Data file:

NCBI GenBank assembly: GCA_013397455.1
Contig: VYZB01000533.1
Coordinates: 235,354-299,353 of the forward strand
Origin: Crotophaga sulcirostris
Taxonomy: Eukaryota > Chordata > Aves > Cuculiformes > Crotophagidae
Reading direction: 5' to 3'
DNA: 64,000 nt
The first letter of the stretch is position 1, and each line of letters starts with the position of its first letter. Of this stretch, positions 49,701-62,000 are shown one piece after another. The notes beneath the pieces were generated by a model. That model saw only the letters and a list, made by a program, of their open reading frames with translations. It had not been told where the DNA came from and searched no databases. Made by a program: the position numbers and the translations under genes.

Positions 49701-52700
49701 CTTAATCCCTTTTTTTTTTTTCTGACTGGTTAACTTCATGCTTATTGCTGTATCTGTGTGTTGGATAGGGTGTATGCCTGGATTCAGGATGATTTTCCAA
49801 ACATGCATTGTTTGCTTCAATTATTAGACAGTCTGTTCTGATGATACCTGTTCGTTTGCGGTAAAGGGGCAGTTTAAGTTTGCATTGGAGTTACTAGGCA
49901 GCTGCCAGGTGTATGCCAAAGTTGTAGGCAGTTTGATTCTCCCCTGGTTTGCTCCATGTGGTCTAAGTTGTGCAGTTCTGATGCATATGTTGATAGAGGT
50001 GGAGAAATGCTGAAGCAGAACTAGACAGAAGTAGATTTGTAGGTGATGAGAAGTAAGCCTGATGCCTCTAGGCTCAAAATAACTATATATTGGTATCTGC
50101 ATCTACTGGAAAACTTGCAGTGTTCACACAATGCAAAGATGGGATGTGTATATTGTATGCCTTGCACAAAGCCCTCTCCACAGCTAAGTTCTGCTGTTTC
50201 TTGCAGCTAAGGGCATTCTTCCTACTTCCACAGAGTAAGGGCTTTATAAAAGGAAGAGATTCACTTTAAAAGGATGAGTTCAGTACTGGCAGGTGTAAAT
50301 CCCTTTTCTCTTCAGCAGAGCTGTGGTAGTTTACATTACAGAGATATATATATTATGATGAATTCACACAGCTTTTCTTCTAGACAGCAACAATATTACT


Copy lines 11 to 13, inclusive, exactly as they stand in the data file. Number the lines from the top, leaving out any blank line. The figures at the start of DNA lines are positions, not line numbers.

49801 ACATGCATTGTTTGCTTCAATTATTAGACAGTCTGTTCTGATGATACCTGTTCGTTTGCGGTAAAGGGGCAGTTTAAGTTTGCATTGGAGTTACTAGGCA
49901 GCTGCCAGGTGTATGCCAAAGTTGTAGGCAGTTTGATTCTCCCCTGGTTTGCTCCATGTGGTCTAAGTTGTGCAGTTCTGATGCATATGTTGATAGAGGT
50001 GGAGAAATGCTGAAGCAGAACTAGACAGAAGTAGATTTGTAGGTGATGAGAAGTAAGCCTGATGCCTCTAGGCTCAAAATAACTATATATTGGTATCTGC